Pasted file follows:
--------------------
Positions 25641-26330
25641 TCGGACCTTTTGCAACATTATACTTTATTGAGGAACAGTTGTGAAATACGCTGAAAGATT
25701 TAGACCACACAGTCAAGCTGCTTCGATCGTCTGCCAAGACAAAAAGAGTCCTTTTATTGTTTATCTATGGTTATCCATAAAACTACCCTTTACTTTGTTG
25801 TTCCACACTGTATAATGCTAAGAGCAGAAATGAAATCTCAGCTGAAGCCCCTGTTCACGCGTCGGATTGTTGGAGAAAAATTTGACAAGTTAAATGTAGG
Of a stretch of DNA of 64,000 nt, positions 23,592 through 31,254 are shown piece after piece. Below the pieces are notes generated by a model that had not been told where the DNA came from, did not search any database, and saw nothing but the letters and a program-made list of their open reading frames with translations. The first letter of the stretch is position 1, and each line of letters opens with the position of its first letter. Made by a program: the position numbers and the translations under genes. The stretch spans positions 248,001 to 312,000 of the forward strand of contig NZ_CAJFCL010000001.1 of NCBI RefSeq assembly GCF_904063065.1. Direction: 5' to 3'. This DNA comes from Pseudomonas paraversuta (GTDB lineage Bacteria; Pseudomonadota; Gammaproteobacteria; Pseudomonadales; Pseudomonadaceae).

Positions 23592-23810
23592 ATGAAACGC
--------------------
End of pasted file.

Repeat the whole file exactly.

Positions 25641-26330
25641 TCGGACCTTTTGCAACATTATACTTTATTGAGGAACAGTTGTGAAATACGCTGAAAGATT
25701 TAGACCACACAGTCAAGCTGCTTCGATCGTCTGCCAAGACAAAAAGAGTCCTTTTATTGTTTATCTATGGTTATCCATAAAACTACCCTTTACTTTGTTG
25801 TTCCACACTGTATAATGCTAAGAGCAGAAATGAAATCTCAGCTGAAGCCCCTGTTCACGCGTCGGATTGTTGGAGAAAAATTTGACAAGTTAAATGTAGG
Of a stretch of DNA of 64,000 nt, positions 23,592 through 31,254 are shown piece after piece. Below the pieces are notes generated by a model that had not been told where the DNA came from, did not search any database, and saw nothing but the letters and a program-made list of their open reading frames with translations. The first letter of the stretch is position 1, and each line of letters opens with the position of its first letter. Made by a program: the position numbers and the translations under genes. The stretch spans positions 248,001 to 312,000 of the forward strand of contig NZ_CAJFCL010000001.1 of NCBI RefSeq assembly GCF_904063065.1. Direction: 5' to 3'. This DNA comes from Pseudomonas paraversuta (GTDB lineage Bacteria; Pseudomonadota; Gammaproteobacteria; Pseudomonadales; Pseudomonadaceae).

Positions 23592-23810
23592 ATGAAACGC